Friday, February 19, 2010

When is it wrong to Tweet?

Okay, just what part of "Do not discuss this case" is unclear? Apparently all of it, at least when it comes to social media.

I know that everyone considers themselves to be armature journalists as soon as they get their hands on those little gadgets that allow them to update social media sites. Suddenly Joe B. Average can send in the first exciting reports of a disaster, or Sara Jane can snap a fast picture with her cell phone and have it up on Facebook before the traditional news media even knows something is happening.

CNN has their I-Reporters. News programs sift through blogs and social media sites for breaking news they missed getting first hand details on. Social media sites gather hundreds of thousands of followers to listen to what people have to say.

But where is the line that should not be crossed? When is the desire to tell everyone what is going on in your life best ignored? How about the court room?

CNN has an article in their Tech section from Wired Magazine on the use of cell phones by jurists to update their Twitter accounts during cases. This is a serious problem that has cropped up in the tech age, and has lead judges to have to be a bit clearer in their instructions to the jury after incidents such as the admission by jurors on a federal drug trial that they were doing Internet research into the case while they were on active jury duty for it. The case ended in a mistrial. Then there was a near mistrial in another case because one of the jurors was updating their Facebook page with trial details in a prosecution case.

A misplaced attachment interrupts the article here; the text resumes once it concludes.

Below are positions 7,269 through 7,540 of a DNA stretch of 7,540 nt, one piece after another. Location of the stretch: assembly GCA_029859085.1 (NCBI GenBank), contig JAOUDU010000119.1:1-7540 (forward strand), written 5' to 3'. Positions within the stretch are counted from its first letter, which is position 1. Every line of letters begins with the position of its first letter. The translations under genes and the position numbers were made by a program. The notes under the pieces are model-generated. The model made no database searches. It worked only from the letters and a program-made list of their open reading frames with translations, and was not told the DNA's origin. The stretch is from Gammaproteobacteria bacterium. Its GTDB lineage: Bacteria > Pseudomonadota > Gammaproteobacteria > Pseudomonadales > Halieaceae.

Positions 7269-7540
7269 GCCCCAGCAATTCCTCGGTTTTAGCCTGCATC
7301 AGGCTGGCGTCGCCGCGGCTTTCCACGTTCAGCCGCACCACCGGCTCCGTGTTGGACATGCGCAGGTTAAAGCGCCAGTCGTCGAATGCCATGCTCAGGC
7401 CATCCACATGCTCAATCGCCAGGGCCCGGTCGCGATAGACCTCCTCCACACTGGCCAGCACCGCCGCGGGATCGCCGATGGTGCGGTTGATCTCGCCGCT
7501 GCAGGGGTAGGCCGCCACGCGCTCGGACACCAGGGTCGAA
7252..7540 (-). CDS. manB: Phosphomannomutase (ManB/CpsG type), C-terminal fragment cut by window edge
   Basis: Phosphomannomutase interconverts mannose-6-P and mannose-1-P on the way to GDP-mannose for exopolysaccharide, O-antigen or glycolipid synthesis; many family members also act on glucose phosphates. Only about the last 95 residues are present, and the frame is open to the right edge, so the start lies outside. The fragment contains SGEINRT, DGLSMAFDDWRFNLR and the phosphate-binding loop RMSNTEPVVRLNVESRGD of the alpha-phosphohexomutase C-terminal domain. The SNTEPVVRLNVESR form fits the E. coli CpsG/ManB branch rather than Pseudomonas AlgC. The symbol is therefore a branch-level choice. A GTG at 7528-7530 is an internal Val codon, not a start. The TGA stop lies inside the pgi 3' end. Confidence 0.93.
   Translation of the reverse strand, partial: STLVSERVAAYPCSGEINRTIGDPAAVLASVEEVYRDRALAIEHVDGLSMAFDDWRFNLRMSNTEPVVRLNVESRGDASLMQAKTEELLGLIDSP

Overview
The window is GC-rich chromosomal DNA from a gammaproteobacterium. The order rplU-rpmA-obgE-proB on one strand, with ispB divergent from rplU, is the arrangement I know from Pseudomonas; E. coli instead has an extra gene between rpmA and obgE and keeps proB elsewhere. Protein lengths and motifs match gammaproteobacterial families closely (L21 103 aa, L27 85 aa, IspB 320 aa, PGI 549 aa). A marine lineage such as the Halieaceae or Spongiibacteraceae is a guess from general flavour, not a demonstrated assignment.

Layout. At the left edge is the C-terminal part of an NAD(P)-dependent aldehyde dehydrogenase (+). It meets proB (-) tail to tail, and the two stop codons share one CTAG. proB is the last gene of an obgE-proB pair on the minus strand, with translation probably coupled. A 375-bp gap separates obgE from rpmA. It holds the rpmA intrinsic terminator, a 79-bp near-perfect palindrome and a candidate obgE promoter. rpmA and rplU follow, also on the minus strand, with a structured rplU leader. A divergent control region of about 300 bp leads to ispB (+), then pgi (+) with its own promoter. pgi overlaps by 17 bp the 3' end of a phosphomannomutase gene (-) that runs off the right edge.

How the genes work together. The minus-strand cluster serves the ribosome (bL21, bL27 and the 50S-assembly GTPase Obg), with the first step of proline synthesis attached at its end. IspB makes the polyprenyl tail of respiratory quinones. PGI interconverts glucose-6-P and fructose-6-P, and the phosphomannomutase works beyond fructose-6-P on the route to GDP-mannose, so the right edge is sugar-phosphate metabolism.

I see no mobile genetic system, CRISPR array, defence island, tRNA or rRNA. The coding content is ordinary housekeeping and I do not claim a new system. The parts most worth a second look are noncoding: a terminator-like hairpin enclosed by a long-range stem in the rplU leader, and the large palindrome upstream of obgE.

With each state court setting their own rules, it has taken time for it to be realized that there is a problem in the system. New instructions from the Judicial Conference of the United States offers up a rather lengthy explanation on what "Do not discuss this case" means when it comes to what platforms the jurors are not to be using in their adherence to the rules:
"You may not communicate with anyone about the case on your cellphone, through e-mail, Blackberry, iPhone, text messaging, or on Twitter, through any blog or website, through any internet chat room, or by way of any other social networking websites, including Facebook, MySpace, LinkedIn and YouTube."
Seems like all of that would go without having to be said, doesn't it? I'm sure that the court room is not the only time that it is inappropriate to be sending out those far too convenient Tweets and updates. Sometimes people need to set aside their desire for immediate gratification of the new grapevine and not gossip about every little thing as soon as it happens.